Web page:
PEERS’ Best Now intern, Steve Hayes, discusses M. Night Shyamalan’s new movie “Split.”
As I settled in to view M. Night Shyamalan’s newest film, ‘Split’, I was already preparing myself to see yet another person with a mental health diagnosis portrayed as “crazy” and wild as possible. I have seen many negative depictions of people with mental wellness challenges and struggles in popular media, so I was not expecting any different…in fact, because this is advertised as a scary film, I had even lower expectations and less hope for an accurate rendering of emotional wellbeing. I am glad I started out this way; it’s the only way that I got through the film.
The plot of ‘Split’ is actually pretty simple: a birthday girl, her friend, and a third guest (who is the outcast of the group but invited by the parents of the birthday girl) are carjacked by Kevin Crumb (played by James McAvoy), a man who, according to the advertisements, supposedly has 16 different personalities (we only meet four). The majority of the remainder of the film focuses on finding out how (and if) the girls can get away and whether or not their captor will be caught…before the final and most dangerous of Kevin’s personalities can manifest.
As someone who desires to work in the mental health field and help those with various mental wellness challenges – including Dissociative Identity Disorder (DID), I struggled throughout the film because it just played up the same old negative stereotypes that I have previously encountered. Throughout the film, we see the various personalities manifest at different times; they each play a significant part in the film but it seems that all of the other personalities defer to one main personality by the name of “Dennis” and it is “Dennis” that most often appears on screen. The problem that I have with Dennis is that, in his desire to protect the other personalities as well as Kevin, he lashes out and attacks anyone that he feels may try to either hurt any of them or somehow allow Kevin to take back control of his mind. This gives and enforces the stereotype that people with DID or their “alters” are inherently violent or dangerous to me which I did not agree with.
Add to this the fact that, as we find out later, there is another personality who makes their first appearance in the latter third of the film. Without giving too much away, I can say that this personality has a significant impact on the story but it is by far the most violent and angry personality of all and they take the “people with mental wellness issues – especially DID – are dangerous and scary” idea to uncomfortable extremes. As I watched the two main personalities do horrible and scary things, I cringed at the thought that people were going to come away thinking that DID and people who have this diagnosis are just going to be seen as violent all over again. The main personality is so scary that even the other personalities are scared of him and what he may do and even the main personality is scared of the personality to come! It never gets any better.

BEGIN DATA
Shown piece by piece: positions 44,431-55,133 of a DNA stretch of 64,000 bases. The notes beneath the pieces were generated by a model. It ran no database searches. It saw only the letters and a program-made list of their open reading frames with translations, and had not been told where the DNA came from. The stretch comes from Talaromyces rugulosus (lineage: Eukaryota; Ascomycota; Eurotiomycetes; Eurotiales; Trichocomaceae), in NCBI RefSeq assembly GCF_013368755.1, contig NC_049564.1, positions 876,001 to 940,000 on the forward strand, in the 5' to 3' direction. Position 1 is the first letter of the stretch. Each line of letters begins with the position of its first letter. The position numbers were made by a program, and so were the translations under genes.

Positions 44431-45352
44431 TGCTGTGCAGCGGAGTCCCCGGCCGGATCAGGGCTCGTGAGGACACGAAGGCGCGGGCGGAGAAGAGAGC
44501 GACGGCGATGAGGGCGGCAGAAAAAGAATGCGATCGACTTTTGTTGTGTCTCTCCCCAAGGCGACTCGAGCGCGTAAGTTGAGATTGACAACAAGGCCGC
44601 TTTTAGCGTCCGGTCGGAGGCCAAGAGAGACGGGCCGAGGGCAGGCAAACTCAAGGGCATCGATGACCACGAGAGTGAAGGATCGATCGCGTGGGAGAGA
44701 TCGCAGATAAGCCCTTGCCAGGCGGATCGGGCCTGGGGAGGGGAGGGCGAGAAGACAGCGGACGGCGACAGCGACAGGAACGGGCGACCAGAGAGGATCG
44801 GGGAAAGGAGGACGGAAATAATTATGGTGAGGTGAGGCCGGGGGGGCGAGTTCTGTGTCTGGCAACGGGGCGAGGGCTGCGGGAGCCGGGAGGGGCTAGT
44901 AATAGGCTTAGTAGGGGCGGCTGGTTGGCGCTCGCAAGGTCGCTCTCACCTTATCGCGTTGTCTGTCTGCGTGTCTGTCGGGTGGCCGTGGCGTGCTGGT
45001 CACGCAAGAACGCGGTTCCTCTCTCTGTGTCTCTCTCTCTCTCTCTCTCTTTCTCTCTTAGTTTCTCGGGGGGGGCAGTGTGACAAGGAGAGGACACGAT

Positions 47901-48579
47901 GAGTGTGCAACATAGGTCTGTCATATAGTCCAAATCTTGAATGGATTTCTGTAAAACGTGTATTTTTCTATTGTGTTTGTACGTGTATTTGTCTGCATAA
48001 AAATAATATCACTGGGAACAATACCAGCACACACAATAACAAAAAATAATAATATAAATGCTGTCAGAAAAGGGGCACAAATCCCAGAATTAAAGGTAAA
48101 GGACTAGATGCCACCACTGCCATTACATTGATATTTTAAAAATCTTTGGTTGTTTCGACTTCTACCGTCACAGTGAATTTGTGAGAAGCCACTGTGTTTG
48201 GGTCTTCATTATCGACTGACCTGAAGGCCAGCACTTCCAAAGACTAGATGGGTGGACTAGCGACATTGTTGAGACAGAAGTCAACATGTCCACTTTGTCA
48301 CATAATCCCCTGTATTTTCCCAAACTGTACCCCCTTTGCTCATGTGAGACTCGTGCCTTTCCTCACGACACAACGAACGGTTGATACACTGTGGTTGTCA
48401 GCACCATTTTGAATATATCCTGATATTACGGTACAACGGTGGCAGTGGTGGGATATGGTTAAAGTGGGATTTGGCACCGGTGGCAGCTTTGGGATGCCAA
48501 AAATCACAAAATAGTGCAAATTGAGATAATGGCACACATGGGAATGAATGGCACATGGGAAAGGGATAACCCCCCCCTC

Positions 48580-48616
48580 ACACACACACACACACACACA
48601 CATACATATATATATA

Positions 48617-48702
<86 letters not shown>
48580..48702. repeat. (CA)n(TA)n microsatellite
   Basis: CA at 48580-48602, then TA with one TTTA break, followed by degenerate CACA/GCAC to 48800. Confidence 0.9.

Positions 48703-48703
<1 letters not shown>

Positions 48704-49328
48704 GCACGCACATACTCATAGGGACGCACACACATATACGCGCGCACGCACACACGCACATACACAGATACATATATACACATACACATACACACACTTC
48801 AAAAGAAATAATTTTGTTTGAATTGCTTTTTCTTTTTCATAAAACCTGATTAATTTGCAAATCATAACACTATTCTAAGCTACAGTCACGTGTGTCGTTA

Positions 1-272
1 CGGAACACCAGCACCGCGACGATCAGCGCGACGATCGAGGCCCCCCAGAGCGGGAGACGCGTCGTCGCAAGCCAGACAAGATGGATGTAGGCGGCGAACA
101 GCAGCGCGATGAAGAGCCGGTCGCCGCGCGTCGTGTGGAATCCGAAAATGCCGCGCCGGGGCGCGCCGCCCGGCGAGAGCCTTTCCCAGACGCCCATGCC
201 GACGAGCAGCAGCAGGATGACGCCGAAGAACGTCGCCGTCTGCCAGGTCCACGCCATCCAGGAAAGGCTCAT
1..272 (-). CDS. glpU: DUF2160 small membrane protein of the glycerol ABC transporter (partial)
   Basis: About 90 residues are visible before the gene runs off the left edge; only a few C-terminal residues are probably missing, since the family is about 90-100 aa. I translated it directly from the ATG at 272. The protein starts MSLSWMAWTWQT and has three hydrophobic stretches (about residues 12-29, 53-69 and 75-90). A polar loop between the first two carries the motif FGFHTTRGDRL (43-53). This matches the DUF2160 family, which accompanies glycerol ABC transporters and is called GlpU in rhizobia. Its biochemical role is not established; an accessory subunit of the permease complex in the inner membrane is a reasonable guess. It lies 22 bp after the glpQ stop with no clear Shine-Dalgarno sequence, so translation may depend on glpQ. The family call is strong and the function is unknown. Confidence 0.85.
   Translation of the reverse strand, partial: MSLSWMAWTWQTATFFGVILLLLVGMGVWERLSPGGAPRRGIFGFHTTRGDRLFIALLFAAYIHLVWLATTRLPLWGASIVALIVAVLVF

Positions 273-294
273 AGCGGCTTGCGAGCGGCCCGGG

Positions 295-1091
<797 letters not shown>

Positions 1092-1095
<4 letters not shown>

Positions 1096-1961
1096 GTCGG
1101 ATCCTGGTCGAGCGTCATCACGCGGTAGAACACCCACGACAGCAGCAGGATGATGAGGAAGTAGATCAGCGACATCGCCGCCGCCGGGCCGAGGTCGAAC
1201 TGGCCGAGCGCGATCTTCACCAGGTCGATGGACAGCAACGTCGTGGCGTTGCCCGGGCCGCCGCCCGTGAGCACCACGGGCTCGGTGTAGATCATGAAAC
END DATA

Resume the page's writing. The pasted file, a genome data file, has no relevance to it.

By film’s end, as a viewer, I was left wondering if Kevin would get help…and whether the help would do any significant good. The film shows that he needs help but leaves us wondering whether anyone actually can help him or if it would be best to just lock him away. It is the same dilemma that our society faces when dealing with people with mental wellness challenges. The film shows Kevin in therapy and a well-meaning therapist who goes out of her way to help but, sadly, they never show it doing any meaningful good. It is this aspect that, for me, was most troubling of all. To tell others that therapy does not work with people who are diagnosed with DID sends a false, negative, and harmful message to me. I wish the film hadn’t shown mental health in this way.
I know this was meant to be a scary film and so, the more violent and outrageous the actions of Kevin’s various personalities are, the more exciting and scarier things are for the viewer. This, I understand. However, what troubles me is that, despite the incredible acting of James McAvoy and all of his theatrics, the scariest part of this film is actually the message about the ineffectiveness of therapy and treatment. Altogether, ‘Split’ perpetuates the idea that people with mental wellness challenges – specifically Dissociative Identity Disorder – are inherently scary, dangerous, and prone to violence. The film reinforces society’s negative view of those with mental health challenges and contributes to the stigma surrounding getting help to people in need.